St. Michael the Archangel, with friends Gabriel and Raphael (and sometimes Uriel), is a Feast Day celebrated in our liturgical calendar on September 29.
Tradition credits Michael with great power in defeating Satan and his minions in the Great War in heaven. As we inch ever closer to the colder days of winter, Michael serves as our angelic protector against the earthly forces of darkness, and it is no accident that Michaelmas (a contraction of “Michael’s Mass”) serves as the traditional beginning of the academic year where education and discourse illuminate the “wisdom of the ages.”
For us at St. James-in-the-City, Michaelmas serves as the official beginning of our programmatic season – a homecoming of sorts, where we gather in force to equip ourselves for the work of the Church in the months ahead. This Sunday, we observe the Feast with the return of our Choir of Saint James singing Solemn Holy Eucharist, replete with ancient Gregorian chants, a modern Mass setting by William Mathias (1934-1992), a renaissance setting of the beautiful medieval text O Quam Gloriosum est Regnum (How glorious is the Kingdom) by Tomás Luis de Victoria (c.1548-1611), and the much loved Panis Angelicus (Bread of Angels) by César Franck (1822-1890). How appropriate to celebrate the Feast of St. Michael and All Angels by lifting our voices in hymns and spiritual songs alongside the angelic voices of our choir! Our ancestors knew the power of music to repel the forces of chaos and darkness. Let us participate in that ever-ancient, ever-new “cosmic harmony” in all our comings and goings, in our relationships with one another, and especially as we begin together a new season of service and growth in Christ!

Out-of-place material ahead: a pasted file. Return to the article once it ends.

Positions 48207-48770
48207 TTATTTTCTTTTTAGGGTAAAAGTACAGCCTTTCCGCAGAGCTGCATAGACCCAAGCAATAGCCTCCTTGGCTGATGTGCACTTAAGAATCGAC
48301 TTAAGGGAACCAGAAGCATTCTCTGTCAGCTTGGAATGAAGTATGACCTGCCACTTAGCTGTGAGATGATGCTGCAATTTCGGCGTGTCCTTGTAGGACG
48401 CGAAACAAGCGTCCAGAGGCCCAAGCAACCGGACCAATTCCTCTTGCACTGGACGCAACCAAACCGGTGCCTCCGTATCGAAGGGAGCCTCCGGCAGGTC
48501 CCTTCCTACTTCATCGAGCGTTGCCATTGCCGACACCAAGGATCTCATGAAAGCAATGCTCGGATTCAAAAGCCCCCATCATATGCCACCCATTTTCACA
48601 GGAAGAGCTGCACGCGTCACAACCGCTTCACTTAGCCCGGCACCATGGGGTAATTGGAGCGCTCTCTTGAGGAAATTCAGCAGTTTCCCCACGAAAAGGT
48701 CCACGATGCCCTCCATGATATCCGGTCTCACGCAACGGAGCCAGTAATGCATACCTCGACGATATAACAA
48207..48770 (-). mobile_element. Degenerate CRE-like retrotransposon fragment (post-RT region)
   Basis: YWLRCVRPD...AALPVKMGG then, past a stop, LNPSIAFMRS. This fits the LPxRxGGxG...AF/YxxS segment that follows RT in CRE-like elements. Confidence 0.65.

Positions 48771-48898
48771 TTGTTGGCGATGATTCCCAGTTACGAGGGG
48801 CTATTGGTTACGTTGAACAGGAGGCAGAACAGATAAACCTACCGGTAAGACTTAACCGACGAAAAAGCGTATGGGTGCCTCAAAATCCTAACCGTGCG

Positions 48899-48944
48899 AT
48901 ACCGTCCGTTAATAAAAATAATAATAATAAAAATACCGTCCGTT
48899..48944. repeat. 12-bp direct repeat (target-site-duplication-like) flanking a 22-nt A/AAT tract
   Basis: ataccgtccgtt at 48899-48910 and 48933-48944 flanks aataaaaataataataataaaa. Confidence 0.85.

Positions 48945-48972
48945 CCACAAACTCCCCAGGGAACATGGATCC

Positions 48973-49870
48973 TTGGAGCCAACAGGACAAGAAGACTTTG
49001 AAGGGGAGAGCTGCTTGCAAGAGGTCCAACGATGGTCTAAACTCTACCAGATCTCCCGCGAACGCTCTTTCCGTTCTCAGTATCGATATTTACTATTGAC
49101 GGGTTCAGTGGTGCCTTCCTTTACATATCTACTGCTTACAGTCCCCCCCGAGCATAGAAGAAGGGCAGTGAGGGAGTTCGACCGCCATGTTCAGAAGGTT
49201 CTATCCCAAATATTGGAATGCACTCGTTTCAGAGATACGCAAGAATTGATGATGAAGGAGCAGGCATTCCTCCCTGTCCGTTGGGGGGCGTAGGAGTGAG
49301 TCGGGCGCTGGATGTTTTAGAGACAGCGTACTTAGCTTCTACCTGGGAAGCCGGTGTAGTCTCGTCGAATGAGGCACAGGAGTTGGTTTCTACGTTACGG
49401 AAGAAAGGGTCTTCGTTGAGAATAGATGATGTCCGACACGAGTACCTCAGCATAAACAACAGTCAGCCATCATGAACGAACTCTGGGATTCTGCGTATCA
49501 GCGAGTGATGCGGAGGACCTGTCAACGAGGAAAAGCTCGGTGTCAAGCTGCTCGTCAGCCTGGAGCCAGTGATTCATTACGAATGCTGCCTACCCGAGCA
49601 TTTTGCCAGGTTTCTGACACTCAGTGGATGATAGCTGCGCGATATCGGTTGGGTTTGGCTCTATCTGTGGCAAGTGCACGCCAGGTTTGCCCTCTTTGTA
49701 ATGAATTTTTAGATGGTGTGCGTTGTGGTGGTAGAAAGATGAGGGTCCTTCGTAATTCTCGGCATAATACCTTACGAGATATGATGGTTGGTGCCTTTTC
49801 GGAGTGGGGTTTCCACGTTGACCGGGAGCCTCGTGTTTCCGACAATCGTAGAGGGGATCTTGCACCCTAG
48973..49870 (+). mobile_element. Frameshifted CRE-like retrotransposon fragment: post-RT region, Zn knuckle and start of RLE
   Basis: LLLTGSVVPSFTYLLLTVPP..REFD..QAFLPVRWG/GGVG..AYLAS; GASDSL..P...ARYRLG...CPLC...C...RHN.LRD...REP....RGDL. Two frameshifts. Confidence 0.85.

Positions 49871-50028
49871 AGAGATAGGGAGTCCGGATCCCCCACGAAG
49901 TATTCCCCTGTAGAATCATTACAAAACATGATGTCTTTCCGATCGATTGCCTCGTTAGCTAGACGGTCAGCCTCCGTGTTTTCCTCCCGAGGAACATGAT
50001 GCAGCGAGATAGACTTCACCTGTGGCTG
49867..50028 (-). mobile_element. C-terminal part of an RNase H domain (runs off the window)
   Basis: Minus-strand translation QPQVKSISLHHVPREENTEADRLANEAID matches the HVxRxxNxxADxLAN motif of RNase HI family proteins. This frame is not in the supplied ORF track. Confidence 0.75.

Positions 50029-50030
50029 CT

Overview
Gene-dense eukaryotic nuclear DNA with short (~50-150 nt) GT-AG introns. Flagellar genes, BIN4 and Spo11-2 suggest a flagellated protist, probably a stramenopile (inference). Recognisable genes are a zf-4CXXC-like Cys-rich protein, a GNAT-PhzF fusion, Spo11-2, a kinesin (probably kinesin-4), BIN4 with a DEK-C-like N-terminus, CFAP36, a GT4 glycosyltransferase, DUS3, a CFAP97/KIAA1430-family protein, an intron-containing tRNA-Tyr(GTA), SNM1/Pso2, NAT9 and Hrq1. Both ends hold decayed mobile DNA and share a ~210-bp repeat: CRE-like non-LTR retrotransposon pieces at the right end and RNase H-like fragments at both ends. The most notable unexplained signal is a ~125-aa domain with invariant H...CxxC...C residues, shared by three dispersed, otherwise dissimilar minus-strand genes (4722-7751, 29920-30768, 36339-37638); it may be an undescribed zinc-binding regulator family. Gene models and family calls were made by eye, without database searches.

– Canon Jim Buonemani